Description

BACKGROUND OF THE INVENTION

A method for operating components of a wind turbine independent from each other is disclosed herein. Further, a wind turbine which is adapted to be controlled by independent master controllers and a computer program for independent operation of wind turbine components is disclosed herein.

BRIEF DESCRIPTION OF THE INVENTION

A wind turbine which is composed of several subunits is provided. Each of the several subunits includes a controller. According to a first aspect each of the several controllers is adapted to operate in a cooperative mode and in an isolated mode; wherein, in the cooperative mode, one of the several controllers operates as a master controller and the remaining of the several controllers operate as slave controllers; and wherein, in the isolated mode, each subunit is exclusively controlled by its respective controller, each of said several controllers acting as an independent master controller for its subunit.

Further, a method for operating a wind turbine which includes at least two subunits is provided. Each of the at least two subunits includes at least one sensor, at least one actuator and a controller. In another aspect the method for operating a wind turbine is carried out independently in each subunit and includes detecting at least one sensor signal; and determining and transferring a command to at least one actuator.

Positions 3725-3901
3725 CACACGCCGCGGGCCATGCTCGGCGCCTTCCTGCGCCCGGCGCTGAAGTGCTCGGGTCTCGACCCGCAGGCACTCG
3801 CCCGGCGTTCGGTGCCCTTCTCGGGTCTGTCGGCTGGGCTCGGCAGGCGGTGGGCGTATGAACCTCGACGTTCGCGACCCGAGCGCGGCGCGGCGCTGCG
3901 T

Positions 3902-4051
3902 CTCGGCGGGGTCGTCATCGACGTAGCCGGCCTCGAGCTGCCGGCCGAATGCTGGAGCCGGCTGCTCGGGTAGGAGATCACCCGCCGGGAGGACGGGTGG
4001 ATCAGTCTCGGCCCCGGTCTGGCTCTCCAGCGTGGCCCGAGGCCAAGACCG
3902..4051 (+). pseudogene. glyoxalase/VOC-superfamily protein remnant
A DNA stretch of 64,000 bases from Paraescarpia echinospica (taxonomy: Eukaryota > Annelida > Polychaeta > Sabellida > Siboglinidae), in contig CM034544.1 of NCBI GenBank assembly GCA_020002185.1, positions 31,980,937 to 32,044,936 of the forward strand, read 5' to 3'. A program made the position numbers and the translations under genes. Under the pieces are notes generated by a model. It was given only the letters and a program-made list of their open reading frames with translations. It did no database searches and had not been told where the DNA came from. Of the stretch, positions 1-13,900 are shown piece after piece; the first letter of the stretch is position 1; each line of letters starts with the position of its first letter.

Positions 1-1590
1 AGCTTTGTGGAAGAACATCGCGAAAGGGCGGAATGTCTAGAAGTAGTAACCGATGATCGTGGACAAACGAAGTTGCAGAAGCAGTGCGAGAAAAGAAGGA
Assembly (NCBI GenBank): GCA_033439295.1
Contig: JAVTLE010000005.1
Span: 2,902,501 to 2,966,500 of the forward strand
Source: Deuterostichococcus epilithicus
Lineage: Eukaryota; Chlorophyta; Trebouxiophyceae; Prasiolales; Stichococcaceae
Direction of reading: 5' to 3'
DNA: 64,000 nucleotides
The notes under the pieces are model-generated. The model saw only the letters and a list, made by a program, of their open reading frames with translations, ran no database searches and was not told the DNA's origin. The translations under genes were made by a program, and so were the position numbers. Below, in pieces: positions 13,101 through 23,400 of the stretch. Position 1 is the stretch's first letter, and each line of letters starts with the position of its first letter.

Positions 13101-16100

Further, a segmented computer program for controlling a wind turbine which includes at least two subunits is provided. The segmented computer program includes at least two computer program parts for controlling respective subunits. When executed on a computer or controller the computer program parts enable detecting/detection of at least one sensor signal; and determination and transfer of a command to at least one actuator. In yet another aspect, the computer program parts are operable to control their respective subunit independently of each other.

Further aspects, advantages and features are apparent from the dependent claims, the description and the accompanying drawings.

BRIEF DESCRIPTION OF THE DRAWINGS

A full and enabling disclosure of embodiments, including the best mode thereof, to one of ordinary skill in the art, is set forth more particularly in the remainder of the specification, including reference to the accompanying figures wherein: